Fintech has emerged as one of the most exciting developments in the financial sector because it enables new services and products while increasing operational efficiency. The response to Fintech has been so positive in the banking and finance sector that regulatory agencies have made it one of their top priorities. While the rules and regulations that need to be created for Fintech usage in the banking and finance sector are still being formulated, there are some official documents that shine a light on the perspective of the regulatory agencies.

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The OCC has been getting so many questions from banks and other institutions on using Fintech without running afoul of compliance and regulatory risk reporting requirements that they published a FAQ (frequently asked questions) document back in 2013. This document has been edited over the years and is one of the best documents available to understand the regulatory perspective. Everyone in the financial sector should read the entire bulletin available on the OCC website. Following are some of the most interesting questions and answers from the publication summarized.

Change in the Way Third-Party Relationships are Perceived

One of the first things addressed in the FAQ is about what a ”business arrangement” means. This may seem like a peculiar thing to prioritize, but it is critical because Fintech changes the meaning of third-party. Third-party is used mainly by businesses for vendors that may provide a service or product used in the supply chain or within the organization itself. Fintech third parties are not just vendors; they do not just offer a single product or service for the supply chain. They often integrate directly within the banking network and provide additional services for customers or the bank itself.

The bulletin provides many examples of ”business arrangements” that encompass much more than pure vendor-business relationships. It includes guidance on banking models that integrate Fintech applications provided by other vendors and may prove to be an essential foundational concept for discussions on the role of Fintech in the banking sector.

Cloud Services

There has been an increase in the adoption and popularity of solutions and storage being provided over the cloud because of the lower costs and better accessibility offered by cloud solutions. The OCC clarifies the risk and compliance requirements when a bank or financial institution uses cloud solutions. According to the OCC, risk management is fundamentally the same for cloud computing services as it is for other third-party relationships. Due diligence and management should be proportionate to the risk associated with storing and running data and activities on the cloud. Bank management should bear in mind that certain technical controls may operate differently in cloud computing settings than in traditional on-premises network setups.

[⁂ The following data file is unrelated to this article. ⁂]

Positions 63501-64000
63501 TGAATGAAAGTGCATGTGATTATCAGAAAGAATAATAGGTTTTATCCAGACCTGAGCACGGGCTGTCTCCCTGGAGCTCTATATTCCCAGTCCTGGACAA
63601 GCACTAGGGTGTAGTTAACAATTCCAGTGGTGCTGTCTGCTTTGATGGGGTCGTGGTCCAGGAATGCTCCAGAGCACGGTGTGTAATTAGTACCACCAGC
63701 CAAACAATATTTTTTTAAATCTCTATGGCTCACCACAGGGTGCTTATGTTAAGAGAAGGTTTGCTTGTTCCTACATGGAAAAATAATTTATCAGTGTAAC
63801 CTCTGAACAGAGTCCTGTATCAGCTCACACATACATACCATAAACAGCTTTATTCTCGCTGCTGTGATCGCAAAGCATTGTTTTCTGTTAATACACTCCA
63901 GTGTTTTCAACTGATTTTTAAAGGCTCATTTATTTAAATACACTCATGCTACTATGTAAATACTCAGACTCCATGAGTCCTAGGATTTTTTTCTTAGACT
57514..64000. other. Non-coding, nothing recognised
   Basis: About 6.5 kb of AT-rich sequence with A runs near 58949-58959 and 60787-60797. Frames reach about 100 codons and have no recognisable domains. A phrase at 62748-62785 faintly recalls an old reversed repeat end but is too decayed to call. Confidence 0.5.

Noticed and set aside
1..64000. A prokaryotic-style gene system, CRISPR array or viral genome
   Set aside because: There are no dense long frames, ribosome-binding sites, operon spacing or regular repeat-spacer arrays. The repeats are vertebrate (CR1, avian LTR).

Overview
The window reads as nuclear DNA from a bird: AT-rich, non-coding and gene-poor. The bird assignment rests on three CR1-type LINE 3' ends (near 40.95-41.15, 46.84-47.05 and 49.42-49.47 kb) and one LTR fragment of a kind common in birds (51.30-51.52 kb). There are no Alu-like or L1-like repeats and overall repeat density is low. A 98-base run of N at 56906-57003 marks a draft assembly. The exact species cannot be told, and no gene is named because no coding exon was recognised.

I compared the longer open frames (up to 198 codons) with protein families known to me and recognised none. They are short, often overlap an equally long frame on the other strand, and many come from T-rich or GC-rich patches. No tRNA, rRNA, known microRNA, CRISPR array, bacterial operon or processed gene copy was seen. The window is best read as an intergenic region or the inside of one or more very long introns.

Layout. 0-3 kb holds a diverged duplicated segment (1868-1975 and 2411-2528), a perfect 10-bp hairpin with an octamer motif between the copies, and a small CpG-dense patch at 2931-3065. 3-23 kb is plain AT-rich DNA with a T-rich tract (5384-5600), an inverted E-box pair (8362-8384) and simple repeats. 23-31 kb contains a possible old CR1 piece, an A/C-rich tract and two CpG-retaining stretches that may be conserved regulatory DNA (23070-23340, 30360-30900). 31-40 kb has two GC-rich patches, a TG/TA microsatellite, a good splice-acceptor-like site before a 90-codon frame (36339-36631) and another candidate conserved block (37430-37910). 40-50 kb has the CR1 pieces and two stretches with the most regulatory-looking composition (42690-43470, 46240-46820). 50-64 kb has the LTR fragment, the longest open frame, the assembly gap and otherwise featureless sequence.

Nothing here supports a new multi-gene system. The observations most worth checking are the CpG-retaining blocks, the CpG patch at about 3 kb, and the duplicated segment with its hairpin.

There has been an increase in the adoption and popularity of solutions and storage being provided over the cloud because of the lower costs and better accessibility offered by cloud solutions. Click To Tweet

Limitations in Due Diligence

Banks may sometimes not be able to perform their routine due diligence activities with some Fintech vendors. If a bank gets services from Google, Amazon, or other similar solution providers, then it cannot expect to be able to perform site audits, inspect the infrastructure, or ask for technical information that may be confidential. The OCC suggests that in such a situation, the bank is responsible for getting as much due diligence information as possible from as many sources as it can. The bank should also look at the overall risk exposure from partnering with such a solution provider and account for the heightened risk exposure through controls.

Not all Third Parties are the Same

The OCC also clarifies that the diligence expected from banks depends on its relationship with different third parties. Due diligence and monitoring should be based on the amount of risk and complexity associated with each third-party engagement. The OCC anticipates that due diligence and continuous monitoring for important actions will be thorough, comprehensive, and adequately recorded. Additionally, management should adhere to the bank’s policies and processes for due diligence and continued monitoring for activities determined to be low risk.

Evaluating Fintech Partners

When evaluating the financial condition of a startup or less established fintech company, the bank may consider the company’s access to capital, earnings, funding sources, expected growth, net cash flow, borrowing capacity, and other aspects that may affect overall financial stability. This is critical because most Fintech businesses are startups – which means that they do not have a history in the banking industry. Fintech startups are also operating in a new and volatile domain, making it harder to understand their financial stability.

Assessing changes in the financial position of third parties is a requirement of the life cycle’s continuing monitoring stage. Due to the bank getting little financial information, it should have adequate contingency plans in place if the startup fintech company suffers a business interruption, fails, or declares bankruptcy and cannot undertake the agreed-upon activities or services.

Regulatory Change Management Software

These are just some of the considerations that need to be made by banks as the proliferation of Fintech services increases in the banking sector. Interested in seeing how your organization can work closely with Fintech service providers while ensuring all risk and compliance requirements are met? Get in touch with our experts for a demonstration of Predict360’s Third-Party & Fintech Partner Compliance solution.